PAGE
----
Electronic Theses and Dissertations

Identifier

1034

Author

Amelia Blume

Date

2014

Date of Award

4-18-2014

Document Type

Thesis

Degree Name

Master of Arts

Major

Sociology

Committee Chair

Seth Abrutyn

Committee Member

Larry Petersen

Committee Member

Zandria Robinson

Abstract

Research on New Religious Movements (NRMs) has generally examined gender within two contexts: conversion into the movement and gender role variation across groups. Similarly, a robust body of literature has studied the ways women navigate traditional gender roles across a wide swath of settings from formal organizations (Hochschild 1979, 1983) to abusive relationships (Summers-Effler 2004), but the NRMs literature has largely disregarded this micro-level dynamic. This research draws on ethnographic data, including participant observation and in-depth interviews, to examine gendered role performances and impression and emotion management in one communal NRM, the Twelve Tribes, in order to examine the daily interactions that uphold the movement and contribute to member longevity. The findings show that women within this setting use language as a defensive strategy, while simultaneously constructing a structured defensive strategy that uses religious beliefs to protect from emotional energy losses associated with submission.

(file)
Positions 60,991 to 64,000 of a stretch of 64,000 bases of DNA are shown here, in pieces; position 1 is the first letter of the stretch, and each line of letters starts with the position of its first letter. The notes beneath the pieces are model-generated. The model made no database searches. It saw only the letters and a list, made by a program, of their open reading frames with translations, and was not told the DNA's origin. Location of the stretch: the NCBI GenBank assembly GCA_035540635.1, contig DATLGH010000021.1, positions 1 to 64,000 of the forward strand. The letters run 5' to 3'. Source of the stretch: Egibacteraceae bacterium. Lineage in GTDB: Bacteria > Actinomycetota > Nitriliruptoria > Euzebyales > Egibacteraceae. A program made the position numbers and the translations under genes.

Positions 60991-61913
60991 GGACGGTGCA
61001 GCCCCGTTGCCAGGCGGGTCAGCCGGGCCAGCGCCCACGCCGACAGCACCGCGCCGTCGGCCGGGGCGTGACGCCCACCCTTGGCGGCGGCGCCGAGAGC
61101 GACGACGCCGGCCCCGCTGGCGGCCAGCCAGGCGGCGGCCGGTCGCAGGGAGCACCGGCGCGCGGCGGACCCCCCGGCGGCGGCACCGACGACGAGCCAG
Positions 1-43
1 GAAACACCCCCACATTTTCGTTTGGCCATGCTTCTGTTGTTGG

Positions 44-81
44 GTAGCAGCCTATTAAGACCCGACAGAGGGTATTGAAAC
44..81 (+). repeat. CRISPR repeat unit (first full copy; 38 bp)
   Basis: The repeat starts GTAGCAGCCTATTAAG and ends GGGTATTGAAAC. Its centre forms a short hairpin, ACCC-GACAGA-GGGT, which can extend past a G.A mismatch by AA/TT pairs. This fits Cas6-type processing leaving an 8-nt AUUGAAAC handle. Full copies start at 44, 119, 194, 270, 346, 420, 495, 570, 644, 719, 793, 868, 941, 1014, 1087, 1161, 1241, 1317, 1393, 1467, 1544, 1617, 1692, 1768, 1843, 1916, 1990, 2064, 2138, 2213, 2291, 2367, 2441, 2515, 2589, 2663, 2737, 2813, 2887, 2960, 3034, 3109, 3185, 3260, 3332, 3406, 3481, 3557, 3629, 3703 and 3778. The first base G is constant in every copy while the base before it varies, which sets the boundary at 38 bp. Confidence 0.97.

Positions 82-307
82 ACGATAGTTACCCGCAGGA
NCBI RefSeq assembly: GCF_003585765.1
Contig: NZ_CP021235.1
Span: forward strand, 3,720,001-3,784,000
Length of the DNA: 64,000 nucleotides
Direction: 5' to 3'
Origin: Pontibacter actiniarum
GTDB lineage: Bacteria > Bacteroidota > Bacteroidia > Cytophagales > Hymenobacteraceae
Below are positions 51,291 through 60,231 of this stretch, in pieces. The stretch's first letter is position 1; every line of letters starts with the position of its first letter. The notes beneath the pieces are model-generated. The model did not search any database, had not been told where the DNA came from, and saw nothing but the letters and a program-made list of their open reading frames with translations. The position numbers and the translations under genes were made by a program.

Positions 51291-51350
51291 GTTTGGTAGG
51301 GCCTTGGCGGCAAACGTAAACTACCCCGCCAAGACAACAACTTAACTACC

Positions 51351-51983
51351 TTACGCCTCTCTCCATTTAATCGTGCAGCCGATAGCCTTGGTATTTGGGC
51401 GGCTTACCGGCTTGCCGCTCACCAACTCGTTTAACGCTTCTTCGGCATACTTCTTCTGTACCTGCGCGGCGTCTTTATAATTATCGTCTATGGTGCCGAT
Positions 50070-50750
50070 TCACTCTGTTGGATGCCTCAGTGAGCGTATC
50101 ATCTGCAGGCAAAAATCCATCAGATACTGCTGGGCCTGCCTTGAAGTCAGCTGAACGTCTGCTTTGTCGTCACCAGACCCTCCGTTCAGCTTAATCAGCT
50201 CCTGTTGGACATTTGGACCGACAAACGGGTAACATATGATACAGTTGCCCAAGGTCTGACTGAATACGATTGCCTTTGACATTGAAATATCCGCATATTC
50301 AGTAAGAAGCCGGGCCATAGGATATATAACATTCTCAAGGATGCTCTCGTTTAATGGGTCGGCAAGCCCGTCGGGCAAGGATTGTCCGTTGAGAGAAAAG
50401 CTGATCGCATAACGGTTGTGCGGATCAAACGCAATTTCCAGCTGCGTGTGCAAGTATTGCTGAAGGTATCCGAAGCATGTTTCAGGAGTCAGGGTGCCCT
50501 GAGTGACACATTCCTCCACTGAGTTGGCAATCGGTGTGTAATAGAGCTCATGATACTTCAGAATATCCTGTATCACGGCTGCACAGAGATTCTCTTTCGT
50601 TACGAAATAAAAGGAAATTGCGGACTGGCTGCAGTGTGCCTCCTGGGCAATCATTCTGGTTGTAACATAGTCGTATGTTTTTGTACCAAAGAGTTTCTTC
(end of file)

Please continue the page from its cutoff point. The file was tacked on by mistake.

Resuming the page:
Comments

Data is provided by the student.

Library Comment

dissertation or thesis originally submitted to the local University of Memphis Electronic Theses & dissertation (ETD) Repository.

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